Ins said trnst, all persons concerned are
required to show cause in said Conrt by
the first Monday in October next, if any
they can, why said application should
not be granted. This Sept Hrd, UK)?.
I,. A. PKRDUK, Ordinary.
L M Farmer, administrator of estate
of Cornelia A. Dennis, deceased, having
applied to the Court of Ordinary of snid
County for leave to sell the lands of said
dooensed, all persons concerned are re
quired to show cause in said Court by
tlie first Mon lay in October next, if any
they can, why said application should
not be granted. This Sept. :ird, liHXi,
L. A. PKRDUK, Ordinary.
OK< )RGIA—Coweta County.
K. M. Farmer, administrator of estate
of Laura N. Hubbard, deceased, having
applied to tbo Court of Ordinary of said
County for leave to soil the lands of said
deceased, all persons concerned are re
quired to show cause in said Oourt. by
tlie first Monday in October next, if any
they can, why said application should
not he granted. This Sept. Hrd, 1906.
L. A. PKRDUK, Ordinary.
T. F. Rawls, county Adtur., adminis
trator of estate of Mary ,). Freeman, do-
ceased, having applied to the Court of
Ordinary of said Comity for leave to
sell lands of said deceased, all persons
concerned are required to show cause in
said Court by the first Monday in Octo
ber next, if liny they can, why said ap
plication should not lie granted. This
Sept Hrd. 1906.
L. A. PKRDUK, Ordinary.
(i K< >IU HA —Coweta County.
The estate of Moses Smith, into of said
County, deceased, being nuiopresouted
and not likely in he represented, all per
sons etmeerned are required to show
cause in the Oourt of Ordinary of said
County, on the first Monday in October
next, why such administration should
not lie vested in the County Adminis
trator. This Sept Hnl, MIDI).
L. A. PKRDUK, Ordinary.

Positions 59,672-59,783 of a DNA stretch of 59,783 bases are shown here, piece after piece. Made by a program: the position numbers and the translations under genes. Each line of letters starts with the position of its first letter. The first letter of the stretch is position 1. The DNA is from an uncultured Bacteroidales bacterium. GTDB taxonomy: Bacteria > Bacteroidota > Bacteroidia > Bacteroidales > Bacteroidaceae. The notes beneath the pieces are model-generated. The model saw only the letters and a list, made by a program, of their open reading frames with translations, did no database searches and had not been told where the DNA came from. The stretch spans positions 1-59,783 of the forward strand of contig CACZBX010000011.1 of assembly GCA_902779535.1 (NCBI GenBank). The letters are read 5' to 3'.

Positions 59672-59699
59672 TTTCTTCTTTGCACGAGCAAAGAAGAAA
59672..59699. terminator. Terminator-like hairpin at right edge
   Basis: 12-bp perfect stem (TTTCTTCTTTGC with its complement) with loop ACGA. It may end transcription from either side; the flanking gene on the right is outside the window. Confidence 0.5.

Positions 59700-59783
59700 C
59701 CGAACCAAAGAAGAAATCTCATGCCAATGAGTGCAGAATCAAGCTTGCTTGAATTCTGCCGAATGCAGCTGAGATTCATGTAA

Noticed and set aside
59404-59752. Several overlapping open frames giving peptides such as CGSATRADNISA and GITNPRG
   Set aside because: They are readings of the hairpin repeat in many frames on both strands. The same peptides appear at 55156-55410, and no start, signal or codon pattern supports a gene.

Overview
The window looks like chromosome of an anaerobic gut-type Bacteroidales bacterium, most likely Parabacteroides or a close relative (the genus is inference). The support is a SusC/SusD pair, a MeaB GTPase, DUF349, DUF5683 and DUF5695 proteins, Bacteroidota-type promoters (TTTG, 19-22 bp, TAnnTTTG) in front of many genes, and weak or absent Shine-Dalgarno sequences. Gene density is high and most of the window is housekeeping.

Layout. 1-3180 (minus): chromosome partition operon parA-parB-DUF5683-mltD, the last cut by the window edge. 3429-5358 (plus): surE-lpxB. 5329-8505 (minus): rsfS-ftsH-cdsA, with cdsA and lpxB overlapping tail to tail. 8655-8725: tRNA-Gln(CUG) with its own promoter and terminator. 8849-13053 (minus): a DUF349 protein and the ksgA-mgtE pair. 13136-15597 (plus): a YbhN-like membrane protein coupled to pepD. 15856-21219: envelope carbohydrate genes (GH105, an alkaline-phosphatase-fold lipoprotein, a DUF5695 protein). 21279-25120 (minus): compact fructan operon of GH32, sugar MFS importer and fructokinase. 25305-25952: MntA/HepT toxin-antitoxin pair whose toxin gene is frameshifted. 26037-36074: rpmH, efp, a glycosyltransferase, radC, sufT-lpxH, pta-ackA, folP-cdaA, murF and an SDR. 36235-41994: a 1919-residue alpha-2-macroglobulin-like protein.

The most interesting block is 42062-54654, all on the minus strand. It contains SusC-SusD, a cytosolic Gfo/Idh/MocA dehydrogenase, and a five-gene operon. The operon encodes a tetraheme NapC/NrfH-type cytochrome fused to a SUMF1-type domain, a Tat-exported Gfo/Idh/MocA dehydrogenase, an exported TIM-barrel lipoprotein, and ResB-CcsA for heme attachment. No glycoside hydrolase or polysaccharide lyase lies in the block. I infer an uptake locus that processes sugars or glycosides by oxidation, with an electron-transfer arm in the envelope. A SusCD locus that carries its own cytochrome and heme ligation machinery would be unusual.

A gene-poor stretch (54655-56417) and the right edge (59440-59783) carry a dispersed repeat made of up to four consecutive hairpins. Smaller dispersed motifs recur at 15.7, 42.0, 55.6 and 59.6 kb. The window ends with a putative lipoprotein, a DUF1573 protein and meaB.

i.\ Jsrfi Ml
p-h,/.- s -
/ it J
To cleanse the
There is only
Syrup of Figs;
to get its bene
Dispels colds and
bilious or con
For men, women
Acts best* on
Always buy the genuine — Manufactured by the
S*r\ Francisco, Cal.
Louisville, Ky. /iewYork.A.Y.
The genuine Syrup of Figs is for sale by all first-class
druggists. The full name of the company—California
Fig Syrup Co. — is always printed on the front
of every package. Price Fifty Cents per bottle.
October, 1000, before the court house
door in Coweta county, between the
usual hours of sale, the following real
estate and hank stock, situated in Cow
eta county, Gn., to-wit : An undivided
2-H interest in one acre, more or loss, of
land located in city of New nan, in wes
tern side of said city, known as the U.
H. Wilkinson property, and bounded
south and west by ,T. ,T. Keith, east by
Line Street, north by Copt. Holland.
Size, 200x1115 feet.
Also, live shares of Coweta National
Bank stock, No. Hi, of Newuau, Ga.
Par vnluo'of f 101).(HI per share.
Sold as the property of the estate of
.Tames T. Wester, deceased. Terms cash.
This Sept. Hrd,1000. John D. Wester,
Admr. of .las, T. Wester, deceased.
how he looked at them with steady to his church and Sabbath school.
eye, tranquil heart and encourog-
ing bravery, then said like the
"Millboy of the Slashes": "I would
rather be right than be President,
Gentlemen, I believe a tiling. It
you wish to nominate me on what
1 believe, well and good. But it
you want a platform different from
what I honestly believe, then find
you another man." And all the
world knows how, in that trying
hour, when his leadership had
You cannot say too much for his
We heard George Foster Pea
body, tlie wise, golden-hearted
philanthropist, declare concerning
Edward M. Sheppard, the great
Christian lawyer of Brooklyn: “He
has the most regnant conscience
ot any man I have ever known in
It is not the clash and the dare
and the “Rough-Rider" fearless-
been repudiated by the very con- i ness alone that have given Then
dore Roosevelt his popularity with
the masses, but the widespread be
lief, after all, that the man has a
conscience and a character. And
Hughes, of New York, Weaver, of
Philadelphia, and Joseph W. Folk,
Missouri—all devout Christian
men—have carried their Christian
character as the bulwark of their
strength and brought it untarnish
ed from the smoke of the conflict.
And it is the “regnant consci
ence" that lias made the valley a
mountain height for William .),
Bryan, put a sceptre in his stalwart
hand and placed him on a throne
in the hearts of men.
Converted when a boy, Bryan
has done no more than he ough'
to have none—he has just been
true to his religious profession —
steadfast in his Christian life.
Young man of America, you do
vention which had nominated him
in a delirium of enthusiasm at its
two preceding sessions, lie stood
before that convention, without
bitterness and without fear, tow
ering like a giant above circum
stances that would have ctushed
most men. There was pallor on
his cheek, there was lightning in
his eye and the thunder of warn
ing in Ins ringing voice:
"It was a brave thing for Judge
Parker to send that telegram, but
it would have been a braver tiling
for him to send it before he was
nominated. And 1 put this con
vention and all America on notice